Updated on 09/15/2011 2:20PM

Make way for Canani

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ELMONT, N.Y. - Racing in the Big Apple may not be ready for a personality like Julio Canani, who trains two starters in Saturday's Breeders' Cup races. At 62, Canani has a recipe for success that combines a sharp wit with an enthusiasm for racing and a dash of cynicism.

Horses who fail to impress are labeled "cucarachas," Spanish for cockroaches. Canani has distinctive taste in winter headgear. During the cool months at home in Southern California, he can be found traipsing to and from the barn area and racetrack wearing a white sheepskin hat that resembles something the old Soviet party officials used to don while standing on the balcony overseeing an army parade.

During a race, the trainer can be as entertaining as the event. He cannot sit still, and when his horses encounter trouble, Canani, who often watches from the press box, will instantly cry out "I'm dead" or utter a lengthy "Noooooooo" that would impress a Spanish soccer announcer. More often than not, it's a false alarm. The horses find a way through and win.

Through it all, Canani has plenty of time to get down to business, which has brought him to New York's Belmont Park to start Tranquility Lake in the $2 million Distaff and Val Royal in the $1 million Mile. Neither is expected to be favored, but both have outstanding chances.

"This is what I live for," Canani said earlier this week.

While Tranquility Lake has won 11 of 26 starts and more than $1.6 million, Val Royal has been a project. The 5-year-old Val Royal has kept Canani on the edge of his seat this year, overcoming injury to win the Grade 2 Oak Tree Breeders' Cup Mile at Santa Anita on Oct. 7. The victory ended a rocky two-year road for Val Royal, during which he was plagued by a tendon injury and then by quarter cracks. For some trainers, there would not have been a comeback, but not all trainers have Canani's patience, or owners with deep pockets.

Owned by television producer David Milch ("Hill Street Blues," "NYPD Blue"), Val Royal is a French-bred son of 1990 Breeders' Cup Mile winner Royal Academy. He had a frustrating season last year after making a splashy U.S. debut in 1999, winning the Del Mar Derby. Val Royal joined the Canani stable at a time when Silic was en route to the 1999 Breeders' Cup Mile and Ladies Din was collecting stakes wins and placings in major turf stakes in California.

But by the time Silic won the Mile at Gulfstream Park that year, Val Royal was sidelined with a bowed tendon and faced a questionable future. "We stopped with the first sign of trouble with him right after the Del Mar Derby," said Milch. "A tendon injury is never good, but if you stop right away and give them more than a year, I've had a couple of horses come back from that. There was never a question about his quality."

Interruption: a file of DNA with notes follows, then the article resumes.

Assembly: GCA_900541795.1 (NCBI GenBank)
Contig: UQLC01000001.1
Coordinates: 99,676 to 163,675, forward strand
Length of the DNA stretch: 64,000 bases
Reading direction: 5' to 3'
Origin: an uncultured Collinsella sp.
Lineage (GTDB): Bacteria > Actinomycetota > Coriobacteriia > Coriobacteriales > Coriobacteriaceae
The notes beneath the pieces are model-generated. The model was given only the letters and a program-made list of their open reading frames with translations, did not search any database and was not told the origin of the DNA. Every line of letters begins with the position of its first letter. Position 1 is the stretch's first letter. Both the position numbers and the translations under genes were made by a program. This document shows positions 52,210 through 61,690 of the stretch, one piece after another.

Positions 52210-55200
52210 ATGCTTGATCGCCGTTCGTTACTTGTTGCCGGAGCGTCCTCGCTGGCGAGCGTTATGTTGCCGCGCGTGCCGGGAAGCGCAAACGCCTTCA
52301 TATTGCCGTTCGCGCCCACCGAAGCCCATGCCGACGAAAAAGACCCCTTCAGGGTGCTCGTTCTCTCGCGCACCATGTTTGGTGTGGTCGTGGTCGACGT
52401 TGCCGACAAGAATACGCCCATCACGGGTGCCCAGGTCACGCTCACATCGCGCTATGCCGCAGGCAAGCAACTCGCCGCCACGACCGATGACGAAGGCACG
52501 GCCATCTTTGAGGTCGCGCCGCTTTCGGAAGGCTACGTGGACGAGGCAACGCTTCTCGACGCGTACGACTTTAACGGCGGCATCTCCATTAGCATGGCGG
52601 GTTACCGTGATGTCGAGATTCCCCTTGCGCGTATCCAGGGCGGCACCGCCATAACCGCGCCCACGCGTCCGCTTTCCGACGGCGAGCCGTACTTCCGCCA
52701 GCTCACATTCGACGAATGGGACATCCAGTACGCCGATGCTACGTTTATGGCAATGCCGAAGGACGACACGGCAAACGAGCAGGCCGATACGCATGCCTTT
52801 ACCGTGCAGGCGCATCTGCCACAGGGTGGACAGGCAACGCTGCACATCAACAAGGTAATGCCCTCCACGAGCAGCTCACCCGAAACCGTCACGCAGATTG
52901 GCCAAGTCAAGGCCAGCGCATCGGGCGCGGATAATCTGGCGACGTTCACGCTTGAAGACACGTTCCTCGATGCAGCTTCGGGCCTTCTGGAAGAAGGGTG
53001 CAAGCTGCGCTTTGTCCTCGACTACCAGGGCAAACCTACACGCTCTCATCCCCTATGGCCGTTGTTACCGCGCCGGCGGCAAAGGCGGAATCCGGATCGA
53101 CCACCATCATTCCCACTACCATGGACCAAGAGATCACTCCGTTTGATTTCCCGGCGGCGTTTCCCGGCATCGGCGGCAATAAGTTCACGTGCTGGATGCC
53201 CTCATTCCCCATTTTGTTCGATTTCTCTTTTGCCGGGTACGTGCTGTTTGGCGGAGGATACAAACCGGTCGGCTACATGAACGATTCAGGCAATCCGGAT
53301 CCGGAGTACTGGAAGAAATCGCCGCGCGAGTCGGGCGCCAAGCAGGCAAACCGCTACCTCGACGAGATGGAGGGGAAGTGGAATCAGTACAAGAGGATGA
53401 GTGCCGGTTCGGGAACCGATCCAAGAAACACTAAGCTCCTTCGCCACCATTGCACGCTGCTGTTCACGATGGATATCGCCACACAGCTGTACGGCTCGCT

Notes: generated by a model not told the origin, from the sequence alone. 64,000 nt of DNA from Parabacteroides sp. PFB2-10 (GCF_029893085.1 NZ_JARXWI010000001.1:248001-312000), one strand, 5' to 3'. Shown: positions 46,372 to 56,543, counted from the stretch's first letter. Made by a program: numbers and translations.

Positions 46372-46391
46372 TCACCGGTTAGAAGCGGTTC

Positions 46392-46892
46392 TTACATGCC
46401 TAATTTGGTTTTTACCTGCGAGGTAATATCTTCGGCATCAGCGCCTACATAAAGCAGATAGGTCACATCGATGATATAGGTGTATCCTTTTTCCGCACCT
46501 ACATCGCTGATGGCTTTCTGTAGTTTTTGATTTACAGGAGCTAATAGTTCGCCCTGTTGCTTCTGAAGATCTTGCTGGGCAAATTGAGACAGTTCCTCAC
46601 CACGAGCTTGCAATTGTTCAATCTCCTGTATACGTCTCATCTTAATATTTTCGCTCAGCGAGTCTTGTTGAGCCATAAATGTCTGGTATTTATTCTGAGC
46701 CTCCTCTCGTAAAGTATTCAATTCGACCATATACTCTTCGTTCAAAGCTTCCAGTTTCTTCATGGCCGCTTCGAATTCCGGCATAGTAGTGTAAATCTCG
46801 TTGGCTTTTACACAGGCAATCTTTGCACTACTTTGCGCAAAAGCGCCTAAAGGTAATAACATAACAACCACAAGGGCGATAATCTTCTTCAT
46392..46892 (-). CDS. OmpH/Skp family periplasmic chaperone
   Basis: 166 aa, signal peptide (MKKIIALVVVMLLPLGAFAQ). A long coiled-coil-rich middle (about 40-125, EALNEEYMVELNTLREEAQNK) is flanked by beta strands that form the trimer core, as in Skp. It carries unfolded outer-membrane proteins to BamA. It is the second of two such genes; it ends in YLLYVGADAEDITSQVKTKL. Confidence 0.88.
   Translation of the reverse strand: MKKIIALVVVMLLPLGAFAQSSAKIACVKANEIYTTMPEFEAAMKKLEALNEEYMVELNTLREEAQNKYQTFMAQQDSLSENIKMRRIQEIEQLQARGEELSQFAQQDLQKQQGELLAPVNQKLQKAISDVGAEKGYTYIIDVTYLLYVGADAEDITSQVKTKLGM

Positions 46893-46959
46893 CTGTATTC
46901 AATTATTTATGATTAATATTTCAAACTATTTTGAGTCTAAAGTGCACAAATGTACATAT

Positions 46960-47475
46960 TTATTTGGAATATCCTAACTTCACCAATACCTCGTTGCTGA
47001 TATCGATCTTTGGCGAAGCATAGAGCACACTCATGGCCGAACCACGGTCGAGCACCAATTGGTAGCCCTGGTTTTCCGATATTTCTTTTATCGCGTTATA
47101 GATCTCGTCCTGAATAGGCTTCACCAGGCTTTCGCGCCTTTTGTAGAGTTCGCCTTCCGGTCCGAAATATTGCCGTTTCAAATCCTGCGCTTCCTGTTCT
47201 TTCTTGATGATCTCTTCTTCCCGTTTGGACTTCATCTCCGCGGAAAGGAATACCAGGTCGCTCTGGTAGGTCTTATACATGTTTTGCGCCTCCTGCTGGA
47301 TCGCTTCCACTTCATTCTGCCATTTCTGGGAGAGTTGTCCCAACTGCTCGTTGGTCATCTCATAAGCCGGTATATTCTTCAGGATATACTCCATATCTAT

Val Royal rejoined the Canani stable in late 2000 and was ready to resume racing by late winter. In his comeback, he finished second in the Grade 2 Frank Kilroe Mile at Santa Anita, losing by a length after a slow start.

"I've been saying a lot to people, even when he wasn't running, 'You have no idea how talented he is,' " Canani said. "We gave him 17 months before he ran again. The tendon is not a problem on the horse."

Just as Val Royal's career resumed, it was halted by quarter cracks. Wet weather and muddy tracks in Southern California did not help the problem.

Val Royal was off for seven months through the spring and summer, returning in the Oak Tree Mile on Oct. 7. This time, he was well-backed, going off at 3-1 in a seven-horse field. Canani had already produced one comeback, and bettors trusted him to pull off another.

Ridden by Jose Valdivia, Jr., who will have the mount on Saturday, Val Royal broke slowly, rallied wide, and won convincingly by two lengths.

"Sometimes things happen for the best," Canani said. "It was a blessing in disguise. He only ran with six works. He was doing everything so easily." Canani and Milch committed to the Breeders' Cup Mile a few days later.

"Julio always felt if we could get him right, he'd have every right to be in the Breeders' Cup," Milch said. "I'm gratified but not surprised. I paid enough money to not be surprised he's running in the Breeders' Cup. He was an expensive horse."

The comeback has been so thorough that Canani admits to being caught off guard that Val Royal has earned a trip to the World Thoroughbred Championships. "I thought maybe he'd make it next year," he said. "He's got so much ability. He shouldn't have won the Del Mar Derby. He stopped, got himself together and in two jumps won the race.

"This horse is tougher to train than Silic. Silic was a puppy dog. This horse has a mind of his own. He's a tough cookie to train. He wants to go after anything he sees. Silic was a laid-back horse, sleeping all the time." Last week at Santa Anita, Val Royal scared Canani when he unseated his exercise rider after a gallop and ran from the racetrack into the stable area. Canani watched the entire episode from a patio adjacent to the racetrack.

"I yelled and I think my tonsils came out," Canani said. "I was worried that he'd run into something."

Neither horse nor rider was hurt. The trainer's vocal chords are intact.

"Julio is a very colorful personality," Milch said. "He as as savvy of a horsemen as he is colorful and that's important."